After seeing some gripping performative poetry readings by Ed Atkins, I walked into “I like spit now,” his latest exhibition at Gavin Brown’s enterprise, hoping to see something other than the CGI works for which he is best known. While Atkins’s videos play with the dissonance between the very human scenes they depict and their hyperreal computerized rendering, their most striking elements are the monologues he crafts for his melancholy computer-generated male protagonists. Most art that employs cutting-edge technology is ultimately about the medium alone, leaving little behind when that medium inevitably becomes obsolete. But strip away the CGI from Atkins’s works and we’re still left with poetry—which might, in fact, be Atkins’s real medium.
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I was surprised to find my wish come true, to a degree. CGI did feature prominently in the exhibition, which was spread across three floors of the gallery’s Harlem building, but the show also foregrounded writing in ways I hadn’t imagined, presenting fragments of text by Atkins and others using unexpected mediums. The exhibition opened with works from his new series “Refuse” (2019), including laser-cut engravings of text—a poem, a recipe, and an index—on giant nonperishable crackers that hung on the walls, interspersed among cartoonish gouache drawings of hands and feet. On the gallery’s top floor was another group of works from the series: stained tablecloths, mounted on foam panels, that had been embroidered with nursery rhymes, a poem by the tenth-century Japanese writer Sei Shōnagon, a list by Isaac Newton of all his sins, and a list of baby names Atkins drafted before the birth of his daughter.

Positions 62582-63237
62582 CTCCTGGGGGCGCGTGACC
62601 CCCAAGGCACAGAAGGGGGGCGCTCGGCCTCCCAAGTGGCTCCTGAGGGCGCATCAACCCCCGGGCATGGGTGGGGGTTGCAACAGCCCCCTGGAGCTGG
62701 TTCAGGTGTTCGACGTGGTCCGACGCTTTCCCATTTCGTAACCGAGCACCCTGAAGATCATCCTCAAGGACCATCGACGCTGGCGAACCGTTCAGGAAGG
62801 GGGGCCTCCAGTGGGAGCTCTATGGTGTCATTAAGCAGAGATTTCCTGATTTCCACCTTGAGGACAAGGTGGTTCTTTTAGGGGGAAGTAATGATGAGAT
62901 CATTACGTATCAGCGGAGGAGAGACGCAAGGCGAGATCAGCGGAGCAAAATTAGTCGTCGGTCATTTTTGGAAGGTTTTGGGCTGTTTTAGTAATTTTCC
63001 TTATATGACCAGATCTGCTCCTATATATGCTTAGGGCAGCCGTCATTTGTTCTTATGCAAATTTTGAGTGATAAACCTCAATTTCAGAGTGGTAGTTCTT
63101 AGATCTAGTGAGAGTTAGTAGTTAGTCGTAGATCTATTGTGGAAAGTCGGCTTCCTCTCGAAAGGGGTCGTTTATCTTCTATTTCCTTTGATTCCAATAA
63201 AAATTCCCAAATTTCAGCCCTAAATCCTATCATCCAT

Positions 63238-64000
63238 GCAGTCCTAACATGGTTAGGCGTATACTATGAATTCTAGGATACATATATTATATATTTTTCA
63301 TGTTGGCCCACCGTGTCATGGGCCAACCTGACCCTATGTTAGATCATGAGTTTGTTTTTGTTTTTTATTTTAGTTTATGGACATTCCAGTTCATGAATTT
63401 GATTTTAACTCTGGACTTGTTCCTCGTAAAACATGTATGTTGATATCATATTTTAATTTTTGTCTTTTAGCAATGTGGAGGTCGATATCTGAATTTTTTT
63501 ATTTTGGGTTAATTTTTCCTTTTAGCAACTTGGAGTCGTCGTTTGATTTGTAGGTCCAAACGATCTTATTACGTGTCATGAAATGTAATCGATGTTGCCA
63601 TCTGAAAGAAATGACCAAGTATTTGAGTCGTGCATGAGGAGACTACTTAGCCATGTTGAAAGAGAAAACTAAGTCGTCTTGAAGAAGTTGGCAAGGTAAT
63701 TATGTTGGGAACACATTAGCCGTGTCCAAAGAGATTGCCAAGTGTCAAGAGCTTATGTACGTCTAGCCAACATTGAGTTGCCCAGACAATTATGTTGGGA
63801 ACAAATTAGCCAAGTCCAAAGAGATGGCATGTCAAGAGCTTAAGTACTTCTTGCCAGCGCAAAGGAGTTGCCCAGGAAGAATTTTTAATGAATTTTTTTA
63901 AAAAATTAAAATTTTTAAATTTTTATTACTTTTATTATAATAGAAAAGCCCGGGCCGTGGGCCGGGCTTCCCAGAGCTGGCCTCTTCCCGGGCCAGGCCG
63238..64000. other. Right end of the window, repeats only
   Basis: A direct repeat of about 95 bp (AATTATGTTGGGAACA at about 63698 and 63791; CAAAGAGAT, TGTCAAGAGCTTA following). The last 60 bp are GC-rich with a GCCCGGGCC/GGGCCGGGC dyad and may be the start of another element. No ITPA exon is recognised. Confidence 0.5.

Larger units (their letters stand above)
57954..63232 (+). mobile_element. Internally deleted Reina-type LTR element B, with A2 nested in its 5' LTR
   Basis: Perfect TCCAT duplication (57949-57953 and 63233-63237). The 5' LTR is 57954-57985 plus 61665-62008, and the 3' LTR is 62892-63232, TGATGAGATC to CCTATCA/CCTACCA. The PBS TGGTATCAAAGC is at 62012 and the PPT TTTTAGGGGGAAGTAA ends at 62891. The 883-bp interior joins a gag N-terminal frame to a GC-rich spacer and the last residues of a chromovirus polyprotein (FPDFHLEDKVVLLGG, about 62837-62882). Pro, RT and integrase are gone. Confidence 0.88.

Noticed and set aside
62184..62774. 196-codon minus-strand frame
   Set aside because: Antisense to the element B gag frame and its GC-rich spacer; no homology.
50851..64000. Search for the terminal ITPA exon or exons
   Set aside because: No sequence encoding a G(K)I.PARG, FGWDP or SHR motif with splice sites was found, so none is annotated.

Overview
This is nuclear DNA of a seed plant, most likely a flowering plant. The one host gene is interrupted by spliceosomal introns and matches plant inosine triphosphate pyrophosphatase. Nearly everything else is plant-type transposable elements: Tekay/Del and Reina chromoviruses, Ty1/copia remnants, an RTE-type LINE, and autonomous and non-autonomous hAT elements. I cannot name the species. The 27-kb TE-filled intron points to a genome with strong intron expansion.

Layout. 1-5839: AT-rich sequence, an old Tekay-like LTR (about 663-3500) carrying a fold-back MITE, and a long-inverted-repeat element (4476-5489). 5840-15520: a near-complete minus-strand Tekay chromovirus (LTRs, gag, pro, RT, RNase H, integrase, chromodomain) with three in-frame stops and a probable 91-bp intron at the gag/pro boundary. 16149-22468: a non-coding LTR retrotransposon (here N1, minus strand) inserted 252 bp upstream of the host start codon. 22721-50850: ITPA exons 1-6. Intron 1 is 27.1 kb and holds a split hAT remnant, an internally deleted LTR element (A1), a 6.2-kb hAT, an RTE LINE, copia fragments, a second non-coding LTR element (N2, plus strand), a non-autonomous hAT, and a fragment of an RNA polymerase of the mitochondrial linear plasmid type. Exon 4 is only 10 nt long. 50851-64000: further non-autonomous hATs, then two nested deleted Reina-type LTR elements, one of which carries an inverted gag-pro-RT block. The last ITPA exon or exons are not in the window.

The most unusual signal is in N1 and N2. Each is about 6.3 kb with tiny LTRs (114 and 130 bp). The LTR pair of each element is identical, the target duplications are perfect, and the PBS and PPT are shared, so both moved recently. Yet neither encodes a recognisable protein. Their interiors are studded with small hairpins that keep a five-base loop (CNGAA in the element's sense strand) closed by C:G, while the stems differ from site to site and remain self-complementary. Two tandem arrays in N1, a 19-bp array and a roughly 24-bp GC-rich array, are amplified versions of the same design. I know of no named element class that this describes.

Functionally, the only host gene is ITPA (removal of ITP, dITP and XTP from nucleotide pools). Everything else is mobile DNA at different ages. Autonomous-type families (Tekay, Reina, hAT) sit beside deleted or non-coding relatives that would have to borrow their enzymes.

The centerpiece of the series is a new CGI video, Refuse, whose two channels were divided between floors. On the gallery’s top floor, a tall vertical projection displayed a generative simulation of various objects—among them, tires, a ladder, a piano, and flat-screen TVs—dropping from the sky amid falling rain and snow. On the ground floor, the other projection displayed the same objects crashing to the ground, forming a growing pile of snow-covered trash. The work employs AI that makes the objects fall differently each time the video loops. CGI is typically used to produce fantastical scenes, like singing snowmen, that defy the limiting, depressing, and banal aspects of reality. Here, by contrast, it is harnessed to explore more realistic hypotheses, such as those examined in crash-test simulations, which translate principles of physics from equations to observable scenarios.
On the second floor, sandwiched between the two parts of Refuse, was Atkins’s installation Old Food (2017–19), comprising a rack of suits at the center of the room, draped in plastic as if at a dry cleaner’s, surrounded by nine synchronized CGI videos featuring enigmatic renderings of crying male figures, piano players, and grotesque food. None of the characters speak. Instead, sheets of plywood and metal engraved with dry, didactic interpretations of Atkins’s work written by the anonymous bloggers on the website Contemporary Art Writing Daily accompany the videos.
The omnipresence of screens today tends to produce experiences of dissociation, in which the hypnotic allure of bright computer monitors or game consoles overrides our physical needs—for rest, for food. But Atkins likes spit now: slobbery stains on tablecloths, the stuff you might notice in your mouth while reading his poems on crackers or watching his seductive video of the elements of a burger slowly falling on top of each other. While Atkins has long probed if and how human bodily needs and emotions figure in the digital sphere, this exhibition saw him pushing his work more emphatically into meatspace.
This article appears under the title “Ed Atkins” in the January 2020 issue, pp. 79–80.